Robert L. Flanagan


The writer is secretary of the Maryland Department of Transportation.

Dutch troops are a real treat

Unlike many of its European neighbors, notably France, the Netherlands has agreed to send 1,100 troops to Iraq in order to enable an equal number of U.S. Marines to go home ("Dutch force to replace U.S. Marines in Iraq," Aug. 2).

Citing America's role in liberating the Netherlands from the yoke of the Nazis in 1945, Dutch Defense Minister Henk Kamp said: "For us there was no choice. The Americans helped us in the second World War. Now they are helping the people in Iraq."

Such gratitude is rare in today's world of diplomacy. You might call it a "Dutch treat."

Albert E. Denny


BBC should survey other mythic menace

The Sun's editorial "Believe it or not" (Aug. 3) stated that the British Broadcasting Corp. used sophisticated sonar to debunk the legend of Nessie, the Loch Ness monster.

Perhaps the BBC could use the same techniques in Iraq to debunk the legend of weapons of mass destruction.

Herbert B. Shankroff


Police should control unruly club patrons

Those seeking to remedy the late-night problems plaguing the Charles Street area that is intended to be an arts district are wrong to lay the blame for the area's troubles at the feet of the owner of Club Choices ("Late-night unruliness near club undermines goals for arts district," Aug. 3).

No club owner can control what occurs once patrons leave. That is the responsibility of the Baltimore Police Department. The last time I looked, double-parking, public drinking, urinating and drug use were all illegal. So is disturbing the peace.

Are the residents calling the police? Are the police responding? If not, I suggest the residents call the police incessantly until something is done.

Situations in which unruly revelers disrupt and trash neighborhoods are nothing new. They continue as long as people are allowed to get away with it.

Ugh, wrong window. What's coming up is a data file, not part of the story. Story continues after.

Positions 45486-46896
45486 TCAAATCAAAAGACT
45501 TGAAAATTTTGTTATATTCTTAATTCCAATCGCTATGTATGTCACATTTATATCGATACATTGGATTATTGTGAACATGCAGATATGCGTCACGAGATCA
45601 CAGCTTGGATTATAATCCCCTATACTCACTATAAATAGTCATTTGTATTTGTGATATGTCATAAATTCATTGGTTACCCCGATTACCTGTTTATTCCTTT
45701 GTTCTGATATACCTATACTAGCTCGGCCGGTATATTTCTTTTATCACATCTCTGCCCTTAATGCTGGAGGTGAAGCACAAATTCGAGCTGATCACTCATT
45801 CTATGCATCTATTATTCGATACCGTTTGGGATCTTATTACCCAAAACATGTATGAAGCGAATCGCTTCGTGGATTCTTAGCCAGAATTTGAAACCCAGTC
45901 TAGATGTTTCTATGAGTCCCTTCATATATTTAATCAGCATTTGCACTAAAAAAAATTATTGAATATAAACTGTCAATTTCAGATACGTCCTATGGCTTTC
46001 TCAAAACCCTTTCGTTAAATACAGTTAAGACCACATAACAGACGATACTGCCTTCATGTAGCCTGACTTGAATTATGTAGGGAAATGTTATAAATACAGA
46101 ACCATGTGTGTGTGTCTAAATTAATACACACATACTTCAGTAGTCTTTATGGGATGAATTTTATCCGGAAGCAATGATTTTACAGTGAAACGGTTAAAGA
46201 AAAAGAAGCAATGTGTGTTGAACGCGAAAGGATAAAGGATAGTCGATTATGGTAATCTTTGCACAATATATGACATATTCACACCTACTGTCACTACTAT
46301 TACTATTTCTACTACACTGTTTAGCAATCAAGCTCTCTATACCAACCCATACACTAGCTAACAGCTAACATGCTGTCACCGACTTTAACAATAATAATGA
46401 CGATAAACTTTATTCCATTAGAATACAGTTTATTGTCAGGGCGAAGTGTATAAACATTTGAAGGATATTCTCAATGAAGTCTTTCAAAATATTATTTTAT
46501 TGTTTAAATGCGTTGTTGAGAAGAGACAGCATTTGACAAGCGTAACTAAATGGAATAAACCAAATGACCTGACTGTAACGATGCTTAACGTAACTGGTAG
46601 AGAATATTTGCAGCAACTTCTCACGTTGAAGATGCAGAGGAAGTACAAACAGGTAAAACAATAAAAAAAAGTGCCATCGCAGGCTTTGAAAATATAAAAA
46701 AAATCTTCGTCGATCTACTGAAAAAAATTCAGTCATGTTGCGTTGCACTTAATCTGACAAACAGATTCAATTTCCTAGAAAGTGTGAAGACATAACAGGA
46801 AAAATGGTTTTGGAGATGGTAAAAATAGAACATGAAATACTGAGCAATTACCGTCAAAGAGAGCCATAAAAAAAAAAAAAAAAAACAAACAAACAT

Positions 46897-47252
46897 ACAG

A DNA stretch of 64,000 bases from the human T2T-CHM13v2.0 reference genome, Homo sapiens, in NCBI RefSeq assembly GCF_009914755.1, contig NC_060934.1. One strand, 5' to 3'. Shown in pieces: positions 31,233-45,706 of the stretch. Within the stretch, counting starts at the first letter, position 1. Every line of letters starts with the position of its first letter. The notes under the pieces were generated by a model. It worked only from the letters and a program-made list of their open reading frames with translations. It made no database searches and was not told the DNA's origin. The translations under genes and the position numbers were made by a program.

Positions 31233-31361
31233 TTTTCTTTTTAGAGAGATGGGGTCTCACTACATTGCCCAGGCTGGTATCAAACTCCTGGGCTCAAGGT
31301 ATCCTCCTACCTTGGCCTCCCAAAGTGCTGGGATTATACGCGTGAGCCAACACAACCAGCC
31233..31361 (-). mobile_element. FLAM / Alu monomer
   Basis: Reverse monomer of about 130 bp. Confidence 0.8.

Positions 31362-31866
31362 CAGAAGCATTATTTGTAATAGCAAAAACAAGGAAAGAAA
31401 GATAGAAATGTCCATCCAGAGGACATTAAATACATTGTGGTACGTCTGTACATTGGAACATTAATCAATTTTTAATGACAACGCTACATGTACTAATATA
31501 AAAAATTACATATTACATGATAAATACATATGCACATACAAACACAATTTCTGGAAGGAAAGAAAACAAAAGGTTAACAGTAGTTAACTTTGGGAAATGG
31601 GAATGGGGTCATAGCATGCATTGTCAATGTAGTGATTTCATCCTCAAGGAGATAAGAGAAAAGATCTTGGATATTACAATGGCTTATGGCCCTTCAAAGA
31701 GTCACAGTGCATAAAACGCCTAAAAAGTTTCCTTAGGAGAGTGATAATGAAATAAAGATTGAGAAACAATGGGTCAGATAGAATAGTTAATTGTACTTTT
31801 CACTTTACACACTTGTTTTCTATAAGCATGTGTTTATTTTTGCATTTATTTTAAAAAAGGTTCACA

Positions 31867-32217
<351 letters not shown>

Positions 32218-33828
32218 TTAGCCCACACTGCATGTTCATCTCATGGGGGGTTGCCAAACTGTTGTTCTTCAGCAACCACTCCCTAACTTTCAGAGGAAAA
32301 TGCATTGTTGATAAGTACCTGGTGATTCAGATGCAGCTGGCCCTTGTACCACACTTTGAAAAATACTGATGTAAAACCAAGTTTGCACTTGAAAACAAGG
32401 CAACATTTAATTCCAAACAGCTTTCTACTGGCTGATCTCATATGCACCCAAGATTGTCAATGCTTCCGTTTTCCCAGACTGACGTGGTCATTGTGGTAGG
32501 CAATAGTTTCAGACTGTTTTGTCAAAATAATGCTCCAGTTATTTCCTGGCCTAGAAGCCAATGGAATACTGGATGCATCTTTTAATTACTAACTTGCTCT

It is the job of the police to stop them.

Citations don't cut it. Take the yahoos who are making life miserable for others to jail. Sooner or later, they'll get the message.

Joe Roman


Clean up the mess on Charles Street

When I read the article "Late-night unruliness near club undermines goals for arts district" (Aug. 3), my mind was flooded with questions.

Why does Baltimore have even one all-night club, no less three? How did Club Choices owner Anthony D. Triplin become so powerful? What's wrong with the liquor board and the Police Department? How can a pastor condone such a club?

I want to say to each of them: "What are you thinking? You are either part of the solution or part of the problem. Don't ignore your responsibility. Clean this mess up now."

Veronica Cryan


Sentence for cruelty much too lenient

Kharl E. Bocala's meager sentence for the outrageous killing of the family dog, and not his act, should be characterized as an "inappropriate type of discipline" ( "Man gets 15 days in jail in death of family poodle," Aug. 1).

While the state properly prosecuted him under the animal cruelty law, his punishment appears insufficient for the level of violence used in this case.

At a minimum, Mr. Bocala should have been required to serve his full 90-day sentence.

Sarah King Scott